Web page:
- Morgan Stanley’s top strategist laid out reasons why President Trump’s latest executive orders on unemployment benefits pose new risks to further US stimulus.
- Although lawmakers have agreed on handing out another $US1,200 paycheck to eligible Americans, parties remain split on other measures, such as tax cuts and unemployment benefits.
- Morgan Stanley’s Michael Zezas explained that legislators may have to return to the table, as Trump’s measures may not actually achieve the intended relief in the short-term.
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Negotiations fell apart last week between the White House and top congressional Democrats over another round of stimulus for the US economy after two weeks of ineffectual discussions.
Relief measures, meant to support struggling Americans, included talks over the $US600 weekly federal unemployment supplement that expired in July. Millions are jobless as a result of the pandemic.
While lawmakers have given the nod to send another $US1,200 paycheck to eligible Americans, parties remain split on the remainder of their stimulus plans, especially those related to unemployment benefits.
Michael Zezas, Morgan Stanley’s head of public policy research and municipal strategy, laid out reasons why there may be risks to further economic aid from Congress this year.
In an update on August 12, Zezas said stimulus negotiations are not over yet, but there is a lot of uncertainty around what and when any agreement may materialise.
‘Lofty’ executive orders
He pointed out that President Trump’s latest executive orders, on the face of it, extend supplemental unemployment benefits, an eviction moratorium, and cut payroll taxes. Trump has not given further details of how these might work.
On deeper scrutiny, one can see those orders falling short of achieving any of those “lofty” goals and forcing the Congress back to the negotiating table, Zezas said in a podcast.
Delay to aid by new FEMA program
Trump’s unemployment benefits rely on the creation of a new program using money from the Federal Emergency Management Agency, a department responsible for the government’s response to disasters and emergencies, with states providing 25% of the cost.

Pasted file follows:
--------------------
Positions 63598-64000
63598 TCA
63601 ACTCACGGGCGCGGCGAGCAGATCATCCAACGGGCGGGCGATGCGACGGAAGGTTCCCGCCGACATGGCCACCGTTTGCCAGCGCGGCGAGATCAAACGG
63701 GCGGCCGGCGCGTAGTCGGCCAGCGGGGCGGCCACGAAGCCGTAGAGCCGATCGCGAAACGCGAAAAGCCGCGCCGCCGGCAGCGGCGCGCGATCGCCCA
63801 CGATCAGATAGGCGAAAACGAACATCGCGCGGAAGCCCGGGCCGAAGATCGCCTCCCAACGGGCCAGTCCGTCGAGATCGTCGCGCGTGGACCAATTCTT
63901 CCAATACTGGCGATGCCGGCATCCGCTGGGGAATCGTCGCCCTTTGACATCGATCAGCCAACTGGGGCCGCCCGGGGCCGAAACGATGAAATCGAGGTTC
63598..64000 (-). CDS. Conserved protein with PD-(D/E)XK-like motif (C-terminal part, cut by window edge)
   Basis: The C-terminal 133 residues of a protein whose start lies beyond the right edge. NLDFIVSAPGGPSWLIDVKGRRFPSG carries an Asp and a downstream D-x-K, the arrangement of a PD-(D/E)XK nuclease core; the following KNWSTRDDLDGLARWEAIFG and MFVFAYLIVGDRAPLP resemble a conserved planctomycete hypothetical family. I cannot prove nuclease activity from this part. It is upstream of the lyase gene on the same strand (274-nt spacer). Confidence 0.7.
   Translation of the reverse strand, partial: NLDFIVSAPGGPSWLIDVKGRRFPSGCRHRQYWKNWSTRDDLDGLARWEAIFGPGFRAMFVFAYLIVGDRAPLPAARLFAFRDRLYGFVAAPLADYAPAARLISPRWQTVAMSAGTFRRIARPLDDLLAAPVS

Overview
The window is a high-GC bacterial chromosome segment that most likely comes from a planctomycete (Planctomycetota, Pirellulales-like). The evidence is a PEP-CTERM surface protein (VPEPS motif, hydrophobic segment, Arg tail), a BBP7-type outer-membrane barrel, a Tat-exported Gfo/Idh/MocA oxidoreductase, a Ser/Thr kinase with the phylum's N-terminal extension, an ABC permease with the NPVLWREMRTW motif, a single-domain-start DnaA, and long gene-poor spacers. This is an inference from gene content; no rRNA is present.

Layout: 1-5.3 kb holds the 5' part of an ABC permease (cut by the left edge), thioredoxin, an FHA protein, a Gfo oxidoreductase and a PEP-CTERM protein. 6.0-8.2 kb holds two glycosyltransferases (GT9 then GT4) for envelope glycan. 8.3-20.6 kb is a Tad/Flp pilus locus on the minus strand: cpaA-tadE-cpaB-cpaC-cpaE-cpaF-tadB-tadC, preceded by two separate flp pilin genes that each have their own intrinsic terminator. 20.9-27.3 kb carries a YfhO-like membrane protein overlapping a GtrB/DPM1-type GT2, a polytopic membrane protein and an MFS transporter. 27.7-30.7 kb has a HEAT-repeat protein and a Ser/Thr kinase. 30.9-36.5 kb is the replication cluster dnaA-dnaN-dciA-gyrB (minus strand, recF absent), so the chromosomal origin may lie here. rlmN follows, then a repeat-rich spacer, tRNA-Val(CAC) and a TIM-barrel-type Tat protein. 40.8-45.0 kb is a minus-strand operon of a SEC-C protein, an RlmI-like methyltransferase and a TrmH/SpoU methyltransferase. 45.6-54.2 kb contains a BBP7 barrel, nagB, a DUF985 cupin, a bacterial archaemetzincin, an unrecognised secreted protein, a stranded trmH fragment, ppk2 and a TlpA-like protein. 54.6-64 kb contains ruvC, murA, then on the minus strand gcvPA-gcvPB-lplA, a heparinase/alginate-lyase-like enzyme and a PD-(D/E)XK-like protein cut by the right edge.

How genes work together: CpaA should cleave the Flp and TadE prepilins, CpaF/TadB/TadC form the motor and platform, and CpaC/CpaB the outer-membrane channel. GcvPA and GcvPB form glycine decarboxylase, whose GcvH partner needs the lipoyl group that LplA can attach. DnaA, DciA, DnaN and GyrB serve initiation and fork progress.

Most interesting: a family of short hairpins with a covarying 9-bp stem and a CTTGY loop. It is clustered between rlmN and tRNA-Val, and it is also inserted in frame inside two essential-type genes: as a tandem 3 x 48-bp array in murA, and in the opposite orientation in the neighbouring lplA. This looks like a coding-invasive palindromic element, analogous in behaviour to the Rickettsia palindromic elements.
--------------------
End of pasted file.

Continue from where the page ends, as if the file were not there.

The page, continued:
The program’s set-up would likely take time and delay unemployment support. Not just that, any aid could end up being smaller, if states shy away from new costs, given their already debt-heavy budgets, Zezas said.
Doubts on eviction ban and payroll taxes
It’s also unclear how the eviction moratorium, Trump’s order that prohibits landlords from filing eviction orders, might work. That’s because the order only urges the Secretary of Housing and Urban Development to seek solutions and actually does nothing by itself.
There is a lot of doubt about Trump’s order to scrap payroll taxes, a key mechanism used to fund Social Security and Medicare, for which he has long advocated.
Zezas said it’s difficult to establish whether employers will actually cut back on these taxes from employee paychecks. “The order isn’t so much a tax cut, as a deferral of tax payments,” he said.
Overall, he said there is a possibility these orders do not achieve their intended purposes, and lawmakers may need to regroup and reach a deal.
Need for an agreement
As Republicans and Democrats remain split on issues such as state and local aid, Trump’s executive orders have given both parties room to wait, for now.
“Time equals risk in situations like these. It also means risk for the economy, where the delay in unemployment aid can hurt consumption, and the lack of state and local aid could lead to government layoffs and spending cuts,” Zezas said.
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